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Welcome Rainfalls

We seem to have survived a 5-day flurry of visitors over last weekend!  Mothers Union leaders from around Tanzania, a Sunday School teachers’ seminar led by a Lutheran woman pastor, the UVUKE choir from Dodoma (of which Peter was a part way way back in the 80s and 90s!), an all-day meeting for Area Deans of this Diocese, and a Bible School Board meeting which involved us both. These events overlapped with each other but the poor cooks were the same and were exhausted. We had six of the visitors to look after here at home and no water!  We have had plumbing problems for weeks. We were very thankful for a mighty deluge of rain on the Sunday night and we were able to fill all our buckets in no time at all. The river, usually a trickle in the river bed, became a fearful flood, and evidently got very close to swamping the Bible School! We could hear the roaring waters from here, some way up the hill on the other side.

After February’s haphazard rainfalls, which brought hope but no growth of crops or pasture, hundreds of cattle died, and many Masai committed suicide. Families struggle to survive still, although the rains have been great throughout March. We look on that as an answer to the prayers of God’s people, here in Tanzania, but also in New Zealand, UK and USA from where many Christians have been praying.  The price of maize has rocketed up, four times the norm and well out of range for the average family.

On the home front, Peter’s peanut crop looks good, and the forest of spinach around the back has been shared with hungry students. Most of our ‘off-duty’ daylight hours are spent weed-pulling! There is still food in the Kondoa market, and the Bible School students keep fairly healthy, thanks to individuals and churches from overseas who contribute to the work here.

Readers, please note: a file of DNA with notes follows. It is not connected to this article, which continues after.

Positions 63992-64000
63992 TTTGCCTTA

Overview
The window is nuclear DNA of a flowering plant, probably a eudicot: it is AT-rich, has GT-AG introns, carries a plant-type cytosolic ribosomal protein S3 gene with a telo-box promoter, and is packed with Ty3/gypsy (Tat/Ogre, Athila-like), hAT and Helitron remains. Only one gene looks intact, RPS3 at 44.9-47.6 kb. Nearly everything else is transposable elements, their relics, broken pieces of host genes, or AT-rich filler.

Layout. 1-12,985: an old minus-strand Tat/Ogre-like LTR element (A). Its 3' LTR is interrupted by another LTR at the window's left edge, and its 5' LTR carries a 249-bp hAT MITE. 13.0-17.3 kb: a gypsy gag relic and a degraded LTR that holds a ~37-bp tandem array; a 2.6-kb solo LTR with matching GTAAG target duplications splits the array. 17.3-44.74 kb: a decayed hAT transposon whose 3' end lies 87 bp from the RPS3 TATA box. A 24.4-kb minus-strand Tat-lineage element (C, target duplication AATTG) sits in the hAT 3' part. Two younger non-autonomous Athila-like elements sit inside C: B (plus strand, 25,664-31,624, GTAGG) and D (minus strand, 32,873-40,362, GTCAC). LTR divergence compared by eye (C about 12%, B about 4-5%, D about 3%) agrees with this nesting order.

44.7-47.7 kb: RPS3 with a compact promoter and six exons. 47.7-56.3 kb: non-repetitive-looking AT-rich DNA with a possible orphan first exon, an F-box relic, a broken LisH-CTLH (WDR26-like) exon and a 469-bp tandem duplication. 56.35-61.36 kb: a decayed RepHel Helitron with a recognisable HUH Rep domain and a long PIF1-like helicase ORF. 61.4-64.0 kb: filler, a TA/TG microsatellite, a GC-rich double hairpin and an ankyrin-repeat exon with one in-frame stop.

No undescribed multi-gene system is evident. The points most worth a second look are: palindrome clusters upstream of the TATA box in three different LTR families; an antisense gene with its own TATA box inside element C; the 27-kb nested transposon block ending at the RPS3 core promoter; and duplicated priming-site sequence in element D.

All the students bar one arrived back for the new term and they are working hard. However, there are many concerns for their families back home. One student has had to go home twice to sort out problems of neighbours’ cattle eating new crops in his fields, and just today, one of the staff had to face the anger of his neighbours who claim that his donkeys have eaten their crops! The student who didn’t arrive at the start of term had a critically ill wife to care for. Many prayed for her and she gained strength, but then his daughter became ill, so he still hasn’t appeared.

Peter has finally been able to get some computers set up, and is teaching the students in groups, after lectures are over for the day.  Most had never before touched a keyboard, but Peter hopes they will soon be able to write up their own documents and essays …. slowly, slowly.

2 thoughts on “Welcome Rainfalls

  1. Hello There BOTH YOU MAY BE PLEASED TO KNOW NORTH CANTWERBURY HAD THE THREE YEAR DROUGHT BROKEN LAST WEEK WHEN WE HAD A NATIONAL RAIN “BOMB”caused flooding etc all over the place .We too quite unprepared as usual for what we got…Our st John’s hall now fully booked as other venues are having E Q C work done ,after six years ahem. We are in full expectation for our Easter Holiest weekends to once again uplift our spirits as only the Almighty can do ,Wishing you Both a great EASTER Blessings Ken and Cecily

  2. Hi Peter and Christine.

    Good to see you featured in this edition of NZCMS. I have also put in a piece into the St Michael’s weekly newsletter about you. We feature a mission area or partner every week. I should have it on line at the church website http://www.stmichaels.net.nz by Monday noon if you want to go online and view it. We will continue to uphold the situation in prayer. God bless you both and all that you come in contact with. I look forward to hearing all about your Easter celebrations.

    Sherin from St Michael’s Henderson.

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